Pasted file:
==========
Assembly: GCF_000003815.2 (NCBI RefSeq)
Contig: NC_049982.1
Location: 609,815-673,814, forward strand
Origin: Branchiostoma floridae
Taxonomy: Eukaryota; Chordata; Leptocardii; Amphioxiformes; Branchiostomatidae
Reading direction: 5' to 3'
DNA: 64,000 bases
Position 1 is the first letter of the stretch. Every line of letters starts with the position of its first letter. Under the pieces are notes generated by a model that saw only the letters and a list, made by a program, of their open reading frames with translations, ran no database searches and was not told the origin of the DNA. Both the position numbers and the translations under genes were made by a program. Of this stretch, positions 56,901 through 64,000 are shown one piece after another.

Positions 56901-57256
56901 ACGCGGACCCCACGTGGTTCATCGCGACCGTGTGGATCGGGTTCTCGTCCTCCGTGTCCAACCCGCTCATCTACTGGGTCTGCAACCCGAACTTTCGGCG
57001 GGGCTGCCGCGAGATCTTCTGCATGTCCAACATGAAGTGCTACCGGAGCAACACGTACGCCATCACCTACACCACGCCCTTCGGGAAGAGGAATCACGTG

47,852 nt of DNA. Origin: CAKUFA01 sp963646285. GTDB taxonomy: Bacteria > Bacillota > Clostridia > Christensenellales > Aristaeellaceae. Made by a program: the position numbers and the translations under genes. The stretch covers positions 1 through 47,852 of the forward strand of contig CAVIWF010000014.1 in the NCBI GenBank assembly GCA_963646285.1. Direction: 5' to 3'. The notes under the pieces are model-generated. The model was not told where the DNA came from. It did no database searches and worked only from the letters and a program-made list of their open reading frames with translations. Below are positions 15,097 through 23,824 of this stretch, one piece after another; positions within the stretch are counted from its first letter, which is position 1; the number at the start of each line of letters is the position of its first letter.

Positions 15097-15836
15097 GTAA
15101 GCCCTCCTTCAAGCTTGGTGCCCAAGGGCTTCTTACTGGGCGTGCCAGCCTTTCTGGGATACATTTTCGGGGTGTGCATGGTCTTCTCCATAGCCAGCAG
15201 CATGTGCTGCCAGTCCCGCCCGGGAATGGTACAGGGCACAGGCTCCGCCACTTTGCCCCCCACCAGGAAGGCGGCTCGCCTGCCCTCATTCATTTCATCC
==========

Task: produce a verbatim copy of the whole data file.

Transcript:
Assembly: GCF_000003815.2 (NCBI RefSeq)
Contig: NC_049982.1
Location: 609,815-673,814, forward strand
Origin: Branchiostoma floridae
Taxonomy: Eukaryota; Chordata; Leptocardii; Amphioxiformes; Branchiostomatidae
Reading direction: 5' to 3'
DNA: 64,000 bases
Position 1 is the first letter of the stretch. Every line of letters starts with the position of its first letter. Under the pieces are notes generated by a model that saw only the letters and a list, made by a program, of their open reading frames with translations, ran no database searches and was not told the origin of the DNA. Both the position numbers and the translations under genes were made by a program. Of this stretch, positions 56,901 through 64,000 are shown one piece after another.

Positions 56901-57256
56901 ACGCGGACCCCACGTGGTTCATCGCGACCGTGTGGATCGGGTTCTCGTCCTCCGTGTCCAACCCGCTCATCTACTGGGTCTGCAACCCGAACTTTCGGCG
57001 GGGCTGCCGCGAGATCTTCTGCATGTCCAACATGAAGTGCTACCGGAGCAACACGTACGCCATCACCTACACCACGCCCTTCGGGAAGAGGAATCACGTG

47,852 nt of DNA. Origin: CAKUFA01 sp963646285. GTDB taxonomy: Bacteria > Bacillota > Clostridia > Christensenellales > Aristaeellaceae. Made by a program: the position numbers and the translations under genes. The stretch covers positions 1 through 47,852 of the forward strand of contig CAVIWF010000014.1 in the NCBI GenBank assembly GCA_963646285.1. Direction: 5' to 3'. The notes under the pieces are model-generated. The model was not told where the DNA came from. It did no database searches and worked only from the letters and a program-made list of their open reading frames with translations. Below are positions 15,097 through 23,824 of this stretch, one piece after another; positions within the stretch are counted from its first letter, which is position 1; the number at the start of each line of letters is the position of its first letter.

Positions 15097-15836
15097 GTAA
15101 GCCCTCCTTCAAGCTTGGTGCCCAAGGGCTTCTTACTGGGCGTGCCAGCCTTTCTGGGATACATTTTCGGGGTGTGCATGGTCTTCTCCATAGCCAGCAG
15201 CATGTGCTGCCAGTCCCGCCCGGGAATGGTACAGGGCACAGGCTCCGCCACTTTGCCCCCCACCAGGAAGGCGGCTCGCCTGCCCTCATTCATTTCATCC